The Emancipation of Imagination
In 1817 the English poet Samuel Taylor Coleridge described “the willing suspension of disbelief” as an act of “poetic faith” through which a reader’s accepts fanciful aspects of a fictional work. Without this willingness the reader cannot surrender into any story that contain extraordinary circumstances or characters.
Those of us who believe that human beings have the opportunity to participate in their own further evolution may need to apply the same suspension of disbelief to ourselves.
For instance, I am here writing this post. You are there somewhere, a few hours, days, weeks or months from now, reading this post. The fact that we are not together is obvious and indisputable. Or so it seems.
Am I not there with you wherever you are? Are you not experiencing me through these words? Are you not here with me as I write with you in mind?
We have a relentless habit of locating ourselves in the experience of the embodied present. Here where I feel my fingers touching this keypad and see the words appearing on my screen is where I locate myself. I feel like I am ‘here’ and not ‘there’ with you as you read these words.
You, on the other hand, feel that you are in your now where you are reading these words on your screen. I experience myself to be the one who is typing; you experience yourself to be the one who is reading. The fact that we are separate is obvious and indisputable.
Rene Descartes helped famously declared, “I think therefore I am.” What he was asserting was that a human being is made of a body and a mind. We are both. We have a body that somehow has access to a mysterious inner world of thought and feeling.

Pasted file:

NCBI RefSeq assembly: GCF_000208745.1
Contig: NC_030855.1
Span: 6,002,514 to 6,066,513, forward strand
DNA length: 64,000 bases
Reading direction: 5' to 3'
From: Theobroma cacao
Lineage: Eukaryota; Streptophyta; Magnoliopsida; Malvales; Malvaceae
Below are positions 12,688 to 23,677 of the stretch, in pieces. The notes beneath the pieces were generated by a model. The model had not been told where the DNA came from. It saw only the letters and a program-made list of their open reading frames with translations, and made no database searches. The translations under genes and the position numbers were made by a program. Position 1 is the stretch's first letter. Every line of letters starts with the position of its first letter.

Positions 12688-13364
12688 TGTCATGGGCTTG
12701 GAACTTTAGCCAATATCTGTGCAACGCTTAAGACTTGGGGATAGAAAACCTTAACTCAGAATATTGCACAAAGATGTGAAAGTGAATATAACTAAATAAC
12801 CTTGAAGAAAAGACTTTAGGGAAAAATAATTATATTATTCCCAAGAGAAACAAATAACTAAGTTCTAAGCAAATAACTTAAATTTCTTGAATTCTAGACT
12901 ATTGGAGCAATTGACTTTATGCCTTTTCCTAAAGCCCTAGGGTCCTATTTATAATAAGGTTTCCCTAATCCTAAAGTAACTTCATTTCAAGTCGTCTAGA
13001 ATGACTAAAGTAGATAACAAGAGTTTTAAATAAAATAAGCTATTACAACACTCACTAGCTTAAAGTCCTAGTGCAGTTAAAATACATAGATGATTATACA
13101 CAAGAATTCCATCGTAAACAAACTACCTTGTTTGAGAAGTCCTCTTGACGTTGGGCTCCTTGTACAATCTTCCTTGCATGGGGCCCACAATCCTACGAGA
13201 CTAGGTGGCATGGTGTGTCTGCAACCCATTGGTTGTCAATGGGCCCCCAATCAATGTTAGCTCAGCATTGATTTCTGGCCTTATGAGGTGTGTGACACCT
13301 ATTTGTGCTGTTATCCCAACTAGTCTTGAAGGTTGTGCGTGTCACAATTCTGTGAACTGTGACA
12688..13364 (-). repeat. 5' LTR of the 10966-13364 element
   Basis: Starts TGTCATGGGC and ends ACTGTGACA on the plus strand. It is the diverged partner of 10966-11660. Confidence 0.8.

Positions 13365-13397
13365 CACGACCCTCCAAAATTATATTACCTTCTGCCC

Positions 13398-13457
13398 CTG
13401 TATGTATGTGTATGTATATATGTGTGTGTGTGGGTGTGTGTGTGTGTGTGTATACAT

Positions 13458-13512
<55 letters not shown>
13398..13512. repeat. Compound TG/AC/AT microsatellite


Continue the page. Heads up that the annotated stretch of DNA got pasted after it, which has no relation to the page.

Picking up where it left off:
This self-image of a fused duality of mind and body is the one we inherited in part from him. And so as I write this blog post I feel like I am here writing and not there where you are reading. We are beings separated in both time and space.
The fundamental separation that we feel in time and space with other people may be something we need to challenge in our experience. Is it true? Am I limited to this body and mind? Is it possible that I extend beyond it? And if I do are their any limits to what I am, where I am or when I am?
The experience of being an embodied mind is an important part of who we are, but I don’t believe it is the limit of who we are, or even the essence of who we are.
Maybe we exist everywhere we have an effect. Perhaps I am there with you while you read this post even though you are not reading it at the same time that I am writing it.
I believe that our current experience of being human is just the beginning. If we are willing to suspend our disbelief long enough, we will discover possibilities for human existence that we cannot imagine. Maybe, if I suspend disbelief long enough I can feel myself with you right now as you read this post sometime in the future from where I sit writing it.
Coleridge and the other Romantic philosophers, artists, poets and playwrights were unwilling to limit what was possible to only what we could imagine in our current form. Recently, I had the opportunity to conduct a radio interview with Dr. Timothy Morton of Rice University called “Are You a Romantic?” If you want to learn more about this remarkable literary movement and how it is with us today please listen to a recording of the interview here.